Friday, November 20, 2009

Oldest Player Piano Shop in Cincinnati

I stumbled on this fine establishment one day and a got a few good photos from the experience. Please enjoy

Wednesday, November 18, 2009

Learning by Doing: Medvouc and the ER

Learning in the classroom gets boring, but listening to a lecturer drone on about the creatinine levels in the urine and plasma is a lot more enjoyable after I have seen the application. Knowledge has been sinking in and while I still know next to nothing connections are being made for the reasons to learn about the minute details of any number of physiological concepts.

I was given the pleasure of being able to shadow in the ER and although I worked in the Emergency Department at Fairview hospital it was nice to see things from the perspective of a doctor. I experienced a small piece of the end goal of medical school that is the practice of medicine and caring for patients.

Last night I participated in Medvouc once again and this time I not only was able to present my patients in a clear and concise manner but I was also to make a few diagnosis, with the help of the doctor, and devise my own treatment plan for each patient. One patient in particular was especially interesting to me. After having just finished the cardio block I was able to diagnose a Mitral valve prolapse/Mitral valve regurgitation through auscultation, patient history, and vital signs.

I did not realize when I started that I would be able to diagnose and treat minor patients this quickly. I still have a lot to learn, but the little clinical experiences along the way help me to plow through the mundane reactions of biochemistry.

Thursday, November 12, 2009

Music of the Heart: The Finale of Block II

Music, besides its round about connections with similar principles of study and discipline, would help me decipher heart sounds. Arrhythmias come in all different tones and qualities form a grand Chopin Waltz to a smooth jazz and every rhythm in between. I think I even heard Dave Brubeck's "Take 5" in split s1 and s2 with a systolic murmur thrown. After dissecting and analyzing of all different types of music listening for qualities like tone, pitch and rhythm are second nature.  It is too bad that they were not tested on the recognition of the sounds in a practical exam format. That will come next year.

This block was all about Cardiovascular System. So far it has been the most clinically oriented section this year. The skills and knowledge are directly applicable to the practice of cardiology many of the techniques and knowledge gained are in use on a daily basis and not just the necessary background information.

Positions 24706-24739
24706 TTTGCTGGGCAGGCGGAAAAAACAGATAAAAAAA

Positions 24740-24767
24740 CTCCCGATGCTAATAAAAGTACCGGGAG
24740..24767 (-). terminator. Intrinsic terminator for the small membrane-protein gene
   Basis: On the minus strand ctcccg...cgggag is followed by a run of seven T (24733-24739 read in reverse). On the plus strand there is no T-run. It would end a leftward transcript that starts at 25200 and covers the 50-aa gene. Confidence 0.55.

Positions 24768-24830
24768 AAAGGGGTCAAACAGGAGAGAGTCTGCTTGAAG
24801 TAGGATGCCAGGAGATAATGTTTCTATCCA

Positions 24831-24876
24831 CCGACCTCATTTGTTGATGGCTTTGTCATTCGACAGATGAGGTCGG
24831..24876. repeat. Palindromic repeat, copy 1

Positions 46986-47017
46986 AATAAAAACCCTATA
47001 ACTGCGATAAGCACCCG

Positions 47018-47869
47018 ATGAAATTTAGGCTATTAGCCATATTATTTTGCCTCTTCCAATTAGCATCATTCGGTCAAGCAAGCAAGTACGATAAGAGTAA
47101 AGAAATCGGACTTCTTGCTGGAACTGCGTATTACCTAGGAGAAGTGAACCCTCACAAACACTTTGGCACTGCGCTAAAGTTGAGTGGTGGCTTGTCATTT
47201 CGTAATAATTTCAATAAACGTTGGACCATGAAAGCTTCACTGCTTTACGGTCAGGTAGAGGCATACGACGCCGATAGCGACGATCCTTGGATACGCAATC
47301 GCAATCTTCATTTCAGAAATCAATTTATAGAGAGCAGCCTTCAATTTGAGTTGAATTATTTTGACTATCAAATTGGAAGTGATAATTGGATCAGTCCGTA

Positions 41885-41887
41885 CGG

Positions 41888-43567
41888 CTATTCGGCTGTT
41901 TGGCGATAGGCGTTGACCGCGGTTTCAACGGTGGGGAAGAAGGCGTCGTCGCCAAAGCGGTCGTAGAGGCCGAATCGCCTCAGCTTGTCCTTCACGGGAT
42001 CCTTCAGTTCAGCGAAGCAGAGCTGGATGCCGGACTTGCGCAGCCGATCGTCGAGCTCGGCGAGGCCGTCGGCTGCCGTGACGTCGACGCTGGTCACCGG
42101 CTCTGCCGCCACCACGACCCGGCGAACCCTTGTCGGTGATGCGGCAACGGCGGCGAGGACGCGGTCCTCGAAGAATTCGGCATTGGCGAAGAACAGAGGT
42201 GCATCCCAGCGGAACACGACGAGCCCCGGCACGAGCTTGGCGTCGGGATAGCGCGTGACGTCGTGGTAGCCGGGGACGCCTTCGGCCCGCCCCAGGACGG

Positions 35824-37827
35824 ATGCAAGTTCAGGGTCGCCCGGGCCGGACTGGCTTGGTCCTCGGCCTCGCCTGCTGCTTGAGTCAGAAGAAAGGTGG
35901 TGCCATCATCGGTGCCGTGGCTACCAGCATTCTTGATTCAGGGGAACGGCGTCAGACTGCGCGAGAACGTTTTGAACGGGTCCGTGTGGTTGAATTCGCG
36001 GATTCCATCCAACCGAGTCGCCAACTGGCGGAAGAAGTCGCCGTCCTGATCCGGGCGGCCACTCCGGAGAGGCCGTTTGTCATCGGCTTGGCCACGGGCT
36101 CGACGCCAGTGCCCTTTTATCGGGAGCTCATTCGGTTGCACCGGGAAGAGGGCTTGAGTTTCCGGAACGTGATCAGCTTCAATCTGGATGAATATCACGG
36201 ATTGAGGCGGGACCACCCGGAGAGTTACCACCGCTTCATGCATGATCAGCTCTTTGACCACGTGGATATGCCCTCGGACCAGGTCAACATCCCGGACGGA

Well, Another Block is finally over and time is continually increasing its speed. It seems like only a few weeks ago I was scrambling to move all my things down to Cincinnati and looking for a place to live. Opportunities have been piling up and filtering through the different group involvements has been challenging. Coming from undergraduate when it was feasible to participate in every extracurricular known to man to medical school where one must make tough decisions of involvement.

I have narrowed things down to a select few that do not conflict with each other. They are as follows:

  • IPJH Vulnerable Populations Student Elective -  this ties into my work with the homeless and will enable me to have a heightened involved with the medically undeserved.
  • Neuroscience Elective Scholars Program - will allow me to continue in a limited capacity with research and help me gain clinical experience in neurology and neurosurgery.
  • Medvouc - which I have discussed in previous posts. This will tie into the IPJH elective.
  • American Medical Association - a form of student leadership in a national medical organization.
  • Medical Wilderness Club - this one is just for fun.

Writing these down seems like there is a lot of extra work on top of classes, but most of these are a long term commitments which only has about 3-4 hours per month or less, and working with these organizations comes in spurts.